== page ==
• The buyer obtaining specific financing from a lending institution. If a loan cannot be obtained, the buyer won't be bound by the offer to purchase contract. It is usually best to get a commitment letter from a lending institution before buying a home. I have had clients who have found a home and have lost it, because another buyer had their financing in order and did not have to find out if they could afford their home.
    • A satisfactory report by a home inspector "within 10 days (for example) after acceptance of the offer." Usually you have 10 days to have your home inspection and any additional inspections done to the home. The seller must wait 10 days to see if the inspector submits a report that satisfies you. If not, the contract becomes void.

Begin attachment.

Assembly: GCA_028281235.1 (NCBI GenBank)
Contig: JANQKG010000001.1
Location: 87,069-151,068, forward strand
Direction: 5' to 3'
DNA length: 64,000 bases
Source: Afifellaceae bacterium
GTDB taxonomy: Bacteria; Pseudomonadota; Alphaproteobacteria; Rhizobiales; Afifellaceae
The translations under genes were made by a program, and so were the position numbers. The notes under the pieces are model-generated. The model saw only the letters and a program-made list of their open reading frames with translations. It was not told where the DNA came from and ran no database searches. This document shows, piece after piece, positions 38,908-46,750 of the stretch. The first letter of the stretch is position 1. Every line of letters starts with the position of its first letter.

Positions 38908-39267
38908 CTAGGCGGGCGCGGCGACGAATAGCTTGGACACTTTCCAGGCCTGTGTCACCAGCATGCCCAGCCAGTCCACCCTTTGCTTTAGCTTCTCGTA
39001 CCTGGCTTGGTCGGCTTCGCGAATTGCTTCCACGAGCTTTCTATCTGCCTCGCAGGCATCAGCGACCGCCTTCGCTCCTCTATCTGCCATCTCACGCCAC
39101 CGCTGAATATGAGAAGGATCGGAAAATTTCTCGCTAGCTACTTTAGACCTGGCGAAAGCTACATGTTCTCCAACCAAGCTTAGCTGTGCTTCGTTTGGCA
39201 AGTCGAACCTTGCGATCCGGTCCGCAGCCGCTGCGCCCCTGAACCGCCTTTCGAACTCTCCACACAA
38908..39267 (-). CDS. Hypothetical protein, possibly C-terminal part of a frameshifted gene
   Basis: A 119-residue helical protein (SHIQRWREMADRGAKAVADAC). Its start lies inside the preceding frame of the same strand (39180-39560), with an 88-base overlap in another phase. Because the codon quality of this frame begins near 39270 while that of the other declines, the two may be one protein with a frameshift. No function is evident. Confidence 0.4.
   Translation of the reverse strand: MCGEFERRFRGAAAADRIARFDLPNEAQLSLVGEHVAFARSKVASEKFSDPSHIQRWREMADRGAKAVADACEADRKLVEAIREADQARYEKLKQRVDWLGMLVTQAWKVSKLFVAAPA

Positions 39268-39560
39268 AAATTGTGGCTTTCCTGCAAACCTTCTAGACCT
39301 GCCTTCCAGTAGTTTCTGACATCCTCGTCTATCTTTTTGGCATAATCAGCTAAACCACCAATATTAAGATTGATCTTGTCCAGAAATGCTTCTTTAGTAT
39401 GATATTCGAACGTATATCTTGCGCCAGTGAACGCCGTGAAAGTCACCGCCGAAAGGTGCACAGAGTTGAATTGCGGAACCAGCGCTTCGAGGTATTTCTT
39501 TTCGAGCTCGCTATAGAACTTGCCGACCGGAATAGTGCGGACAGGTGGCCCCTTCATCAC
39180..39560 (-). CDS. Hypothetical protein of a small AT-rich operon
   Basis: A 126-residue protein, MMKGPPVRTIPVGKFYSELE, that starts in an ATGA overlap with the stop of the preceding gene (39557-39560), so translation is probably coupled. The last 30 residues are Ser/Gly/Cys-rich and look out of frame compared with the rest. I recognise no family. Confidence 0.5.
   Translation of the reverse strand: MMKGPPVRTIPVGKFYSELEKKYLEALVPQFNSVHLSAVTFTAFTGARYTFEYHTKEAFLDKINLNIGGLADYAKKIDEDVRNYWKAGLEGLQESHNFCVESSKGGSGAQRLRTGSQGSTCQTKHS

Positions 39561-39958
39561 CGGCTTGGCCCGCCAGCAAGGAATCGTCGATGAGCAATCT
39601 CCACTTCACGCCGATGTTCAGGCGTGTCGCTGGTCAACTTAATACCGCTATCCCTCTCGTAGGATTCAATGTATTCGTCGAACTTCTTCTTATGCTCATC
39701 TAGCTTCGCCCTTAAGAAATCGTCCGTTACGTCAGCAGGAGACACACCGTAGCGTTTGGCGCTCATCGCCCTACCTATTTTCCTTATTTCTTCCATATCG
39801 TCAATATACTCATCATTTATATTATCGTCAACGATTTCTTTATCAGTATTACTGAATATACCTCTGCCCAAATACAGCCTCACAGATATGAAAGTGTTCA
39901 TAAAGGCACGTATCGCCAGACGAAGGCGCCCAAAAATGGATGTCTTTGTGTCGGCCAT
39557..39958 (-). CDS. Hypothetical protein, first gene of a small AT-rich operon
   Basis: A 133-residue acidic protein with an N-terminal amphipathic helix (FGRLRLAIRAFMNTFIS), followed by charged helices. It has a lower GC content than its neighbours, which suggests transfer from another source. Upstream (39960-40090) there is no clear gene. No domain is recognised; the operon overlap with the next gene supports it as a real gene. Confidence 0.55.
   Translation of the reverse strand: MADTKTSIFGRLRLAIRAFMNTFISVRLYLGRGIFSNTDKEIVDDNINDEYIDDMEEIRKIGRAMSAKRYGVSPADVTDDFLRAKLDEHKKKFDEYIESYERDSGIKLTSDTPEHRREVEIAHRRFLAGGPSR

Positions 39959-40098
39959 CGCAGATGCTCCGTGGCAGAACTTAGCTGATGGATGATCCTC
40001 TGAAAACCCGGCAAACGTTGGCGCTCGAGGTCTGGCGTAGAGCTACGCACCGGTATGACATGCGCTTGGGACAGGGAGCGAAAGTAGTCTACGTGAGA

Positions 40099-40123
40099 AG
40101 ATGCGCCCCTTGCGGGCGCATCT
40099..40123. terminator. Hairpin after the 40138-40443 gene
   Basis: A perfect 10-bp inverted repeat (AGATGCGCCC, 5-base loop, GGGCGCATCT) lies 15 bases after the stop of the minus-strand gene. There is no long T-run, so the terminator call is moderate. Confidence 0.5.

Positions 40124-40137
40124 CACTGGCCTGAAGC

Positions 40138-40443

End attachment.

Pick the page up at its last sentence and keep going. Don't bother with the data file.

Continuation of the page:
• The sale of a home. For example, the buyer wants to buy the home, but they must sell their current home first. So, the sale is contigent upon the buyer selling their home. Sometimes sellers do not like this contigency, because the closing on the buyer's house could be delayed for an extended time.

    Negotiating Tips

    You're in a strong bargaining position -- meaning, you look particularly welcome to a seller -- if any of the following apply:

    • You're an all-cash buyer
    • You're already pre-approved for a mortgage
    • You don't have a present house that has to be sold before you can afford to buy.

    In those circumstances, you may be able to negotiate a lower price than the listed price. On the other hand, in a seller's market, if the perfect house comes on the market, you may want to offer the list price (or more) to beat out other early offers.

    It's very helpful to find out why the house is being sold and whether the seller is under pressure. Keep these considerations in mind: